We note that retaining the dual role of professional bodies inevitably results in a degree of complexity due to the involvement of multiple bodies and their distinct processes. There is broad agreement that the current complaints system is too complex and the Bill sets out a more flexible and proportionate process for considering complaints. We support the recommendation of the Equalities, Human Rights and Civil Justice Committee that any additional potential for simplification should be explored. It is important that any later amendments to the Bill do not reintroduce unnecessary complexity to the complaints process as this will result in the system being more costly to administer and less responsive to consumer needs.

5. Accountability and Oversight

The Bill seeks to put in place a number of checks and balances to protect consumers and promote transparency. These include requirements for the regulatory and representative functions of the professional bodies to be more clearly separated. Regulatory bodies must publish annual reports and will be subject to Freedom of Information requirements. We support these requirements and it is important that these protections, designed to improve how the system works for consumers and give assurance about how well the system is operating, are not diluted as the Bill progresses.

The Bill allows for the performance of a legal services regulator to be reviewed following a request by the Scottish Parliament, the Competition and Markets Authority (CMA) or Consumer Scotland. A request can be made if these bodies believe the regulator is failing to exercise its regulatory functions compatibly with the regulatory objectives or in the public interest. The Scottish Government has said it will bring forward amendments to designate the Lord President as the recipient of any referral from the Scottish Parliament, the CMA or Consumer Scotland.  

This provision, in which Consumer Scotland is named, is an important check and balance due to the co-regulatory system proposed. It provides a mechanism for independent oversight of the regulatory functions exercised by the professional bodies. Consumer Scotland is willing to undertake this role, but in order for this power to be effective, there must be clarity around how it will operate and how the various bodies in the landscape can work together most effectively. We understand that the CMA share our concerns in this regard. Until the detail of the proposed amendments are able to be shared, it is difficult to assess how effective these review provisions will be in protecting the consumer interest.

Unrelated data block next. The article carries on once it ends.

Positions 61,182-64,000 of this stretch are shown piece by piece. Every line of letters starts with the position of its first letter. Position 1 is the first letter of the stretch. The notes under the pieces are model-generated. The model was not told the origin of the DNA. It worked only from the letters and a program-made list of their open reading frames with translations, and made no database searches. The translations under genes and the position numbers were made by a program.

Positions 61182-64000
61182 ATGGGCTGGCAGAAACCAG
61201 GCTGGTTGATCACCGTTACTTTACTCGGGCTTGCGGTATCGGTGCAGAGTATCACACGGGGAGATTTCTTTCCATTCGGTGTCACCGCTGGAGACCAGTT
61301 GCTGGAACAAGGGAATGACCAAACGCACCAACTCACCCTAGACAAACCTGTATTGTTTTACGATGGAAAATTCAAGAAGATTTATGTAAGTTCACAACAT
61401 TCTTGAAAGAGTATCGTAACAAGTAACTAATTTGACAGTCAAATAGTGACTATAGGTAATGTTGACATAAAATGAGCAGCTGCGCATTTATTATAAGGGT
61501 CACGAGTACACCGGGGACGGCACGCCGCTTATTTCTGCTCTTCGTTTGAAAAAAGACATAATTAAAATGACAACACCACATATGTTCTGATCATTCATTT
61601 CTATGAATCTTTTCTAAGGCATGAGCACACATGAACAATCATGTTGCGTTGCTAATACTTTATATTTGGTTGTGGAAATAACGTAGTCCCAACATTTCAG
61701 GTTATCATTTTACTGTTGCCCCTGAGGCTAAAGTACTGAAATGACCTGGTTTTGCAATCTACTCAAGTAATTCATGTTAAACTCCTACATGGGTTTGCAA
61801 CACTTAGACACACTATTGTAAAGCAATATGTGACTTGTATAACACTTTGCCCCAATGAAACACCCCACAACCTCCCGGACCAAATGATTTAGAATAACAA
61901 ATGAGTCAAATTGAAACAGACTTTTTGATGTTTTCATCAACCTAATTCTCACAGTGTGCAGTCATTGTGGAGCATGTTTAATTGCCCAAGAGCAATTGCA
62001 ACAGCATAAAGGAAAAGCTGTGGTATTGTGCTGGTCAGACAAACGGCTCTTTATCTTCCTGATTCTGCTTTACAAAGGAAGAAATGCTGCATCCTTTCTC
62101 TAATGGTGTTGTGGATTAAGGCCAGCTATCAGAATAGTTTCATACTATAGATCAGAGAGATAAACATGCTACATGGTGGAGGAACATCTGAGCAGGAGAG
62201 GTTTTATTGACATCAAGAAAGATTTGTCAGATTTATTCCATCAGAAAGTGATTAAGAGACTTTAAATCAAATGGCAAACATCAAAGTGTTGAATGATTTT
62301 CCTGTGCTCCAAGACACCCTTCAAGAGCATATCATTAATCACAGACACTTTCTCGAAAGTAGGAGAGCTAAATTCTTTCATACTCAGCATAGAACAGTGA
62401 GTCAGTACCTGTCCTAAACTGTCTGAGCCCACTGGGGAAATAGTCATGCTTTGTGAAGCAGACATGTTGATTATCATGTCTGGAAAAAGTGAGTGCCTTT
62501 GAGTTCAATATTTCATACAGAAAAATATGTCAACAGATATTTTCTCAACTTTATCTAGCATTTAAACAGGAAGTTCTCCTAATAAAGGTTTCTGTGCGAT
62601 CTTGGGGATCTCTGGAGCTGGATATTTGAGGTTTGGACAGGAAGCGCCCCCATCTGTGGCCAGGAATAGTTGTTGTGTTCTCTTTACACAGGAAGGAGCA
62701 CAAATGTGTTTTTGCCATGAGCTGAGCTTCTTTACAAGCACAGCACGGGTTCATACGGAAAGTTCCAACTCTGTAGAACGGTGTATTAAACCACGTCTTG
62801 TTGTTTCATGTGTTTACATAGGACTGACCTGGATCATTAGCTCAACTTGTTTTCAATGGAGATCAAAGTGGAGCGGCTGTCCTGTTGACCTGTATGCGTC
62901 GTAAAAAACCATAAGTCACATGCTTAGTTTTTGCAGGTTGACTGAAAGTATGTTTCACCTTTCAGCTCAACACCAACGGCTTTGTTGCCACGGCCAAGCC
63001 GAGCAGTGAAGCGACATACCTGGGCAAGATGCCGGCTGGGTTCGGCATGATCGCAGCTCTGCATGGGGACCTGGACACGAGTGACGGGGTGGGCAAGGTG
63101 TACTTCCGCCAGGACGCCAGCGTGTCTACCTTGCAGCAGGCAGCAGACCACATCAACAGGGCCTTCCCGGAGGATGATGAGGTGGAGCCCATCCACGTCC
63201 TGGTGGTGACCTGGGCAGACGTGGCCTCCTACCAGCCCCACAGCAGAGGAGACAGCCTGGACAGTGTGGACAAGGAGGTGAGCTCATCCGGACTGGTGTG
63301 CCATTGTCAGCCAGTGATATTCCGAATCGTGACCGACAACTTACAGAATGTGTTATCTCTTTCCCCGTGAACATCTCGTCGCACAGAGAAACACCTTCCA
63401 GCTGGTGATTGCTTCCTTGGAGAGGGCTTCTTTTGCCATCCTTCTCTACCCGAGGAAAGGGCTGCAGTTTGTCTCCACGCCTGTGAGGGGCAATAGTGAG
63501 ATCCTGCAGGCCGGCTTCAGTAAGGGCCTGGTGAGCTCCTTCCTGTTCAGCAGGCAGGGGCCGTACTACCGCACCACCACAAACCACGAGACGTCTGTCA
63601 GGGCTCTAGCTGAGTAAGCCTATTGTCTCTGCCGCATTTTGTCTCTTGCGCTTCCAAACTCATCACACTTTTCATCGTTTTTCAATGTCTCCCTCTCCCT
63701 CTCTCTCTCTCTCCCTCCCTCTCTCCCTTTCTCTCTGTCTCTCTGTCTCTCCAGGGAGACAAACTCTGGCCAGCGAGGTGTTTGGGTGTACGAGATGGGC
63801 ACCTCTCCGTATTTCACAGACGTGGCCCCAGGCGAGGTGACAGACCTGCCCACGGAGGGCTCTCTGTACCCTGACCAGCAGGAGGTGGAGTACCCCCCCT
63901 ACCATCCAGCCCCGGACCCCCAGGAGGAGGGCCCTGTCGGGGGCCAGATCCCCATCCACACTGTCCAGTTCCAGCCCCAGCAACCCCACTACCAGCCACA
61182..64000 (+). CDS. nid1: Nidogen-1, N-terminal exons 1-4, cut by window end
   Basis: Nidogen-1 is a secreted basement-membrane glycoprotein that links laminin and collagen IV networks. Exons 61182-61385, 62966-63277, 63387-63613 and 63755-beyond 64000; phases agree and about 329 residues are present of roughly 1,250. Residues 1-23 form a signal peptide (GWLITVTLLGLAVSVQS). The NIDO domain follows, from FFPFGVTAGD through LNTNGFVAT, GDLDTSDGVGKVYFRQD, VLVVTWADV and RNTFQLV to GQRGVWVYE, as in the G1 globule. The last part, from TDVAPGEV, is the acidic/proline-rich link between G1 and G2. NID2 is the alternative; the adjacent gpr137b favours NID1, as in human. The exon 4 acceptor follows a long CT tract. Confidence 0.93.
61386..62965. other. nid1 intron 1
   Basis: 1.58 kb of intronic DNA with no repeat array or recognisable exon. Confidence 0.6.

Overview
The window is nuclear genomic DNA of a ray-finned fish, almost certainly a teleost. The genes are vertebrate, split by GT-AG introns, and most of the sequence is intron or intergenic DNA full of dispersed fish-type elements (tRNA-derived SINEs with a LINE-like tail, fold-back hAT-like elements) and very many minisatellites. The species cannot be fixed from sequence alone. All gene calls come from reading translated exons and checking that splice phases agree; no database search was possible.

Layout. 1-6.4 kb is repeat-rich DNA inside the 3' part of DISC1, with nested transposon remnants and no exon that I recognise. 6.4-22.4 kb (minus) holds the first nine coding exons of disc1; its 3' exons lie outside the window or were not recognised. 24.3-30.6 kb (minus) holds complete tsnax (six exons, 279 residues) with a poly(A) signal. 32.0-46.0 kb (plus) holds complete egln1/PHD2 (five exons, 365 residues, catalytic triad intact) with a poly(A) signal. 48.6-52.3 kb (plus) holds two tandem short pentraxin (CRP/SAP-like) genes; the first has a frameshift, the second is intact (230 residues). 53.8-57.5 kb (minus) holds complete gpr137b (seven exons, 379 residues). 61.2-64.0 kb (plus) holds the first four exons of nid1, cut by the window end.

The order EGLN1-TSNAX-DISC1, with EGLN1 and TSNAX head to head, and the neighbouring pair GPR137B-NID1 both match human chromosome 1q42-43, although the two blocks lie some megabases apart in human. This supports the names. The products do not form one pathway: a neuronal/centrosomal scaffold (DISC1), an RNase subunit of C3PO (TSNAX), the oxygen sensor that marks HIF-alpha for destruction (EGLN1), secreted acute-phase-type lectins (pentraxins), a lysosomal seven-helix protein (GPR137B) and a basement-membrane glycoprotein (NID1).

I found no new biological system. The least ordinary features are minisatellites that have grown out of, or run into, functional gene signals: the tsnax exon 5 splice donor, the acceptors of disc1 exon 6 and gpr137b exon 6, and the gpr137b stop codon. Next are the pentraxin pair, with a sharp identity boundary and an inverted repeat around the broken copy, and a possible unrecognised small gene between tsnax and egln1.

There must be a robust evidence base that allows bodies to determine whether or not there are problems with a regulator that should to be referred for a performance review. In particular, good quality, timely evidence will be needed about whether the regulatory bodies are operating in a way that delivers the objectives set out in the Bill and whether the system is meeting the needs of all consumers, including those in vulnerable circumstances. Generating a robust evidence base will require resourcing to so that any review process conducted by the Lord President is informed by the consumer interest. Any review process must be designed in a way that allows it to assess whether the regulatory bodies are carrying out their duties in a way that meets the public interest and the regulatory objectives, including the consumer principles.

6. Conclusion

Consumer Scotland supports the general principles of the Bill. The Bill puts in place a clear set of regulatory objectives, designed to protect the interests of consumers. It is important that consumers can have confidence in the regulatory system and know that their interests are protected in the event that providers go out of business, or poor service is received. There must be sufficient checks and balances to reduce the risk of harm to consumers and to allow them to resolve issues quickly and fairly when problems do arise.

The improvements that the Bill seeks to achieve will create a more proportionate, accountable and flexible regime which aims to place consumers at the heart of the system. However, to implement the consumer principles in practice, we need an effective system of monitoring in place, with an evidence base that allows us to both understand consumer experiences and assess regulatory performance. We know that consumers have concerns about whether co-regulatory systems can protect their interests. The oversight and transparency measures created by these reforms are necessary to ensure consumer confidence and to secure the effective operation of the safeguards set out in the Bill.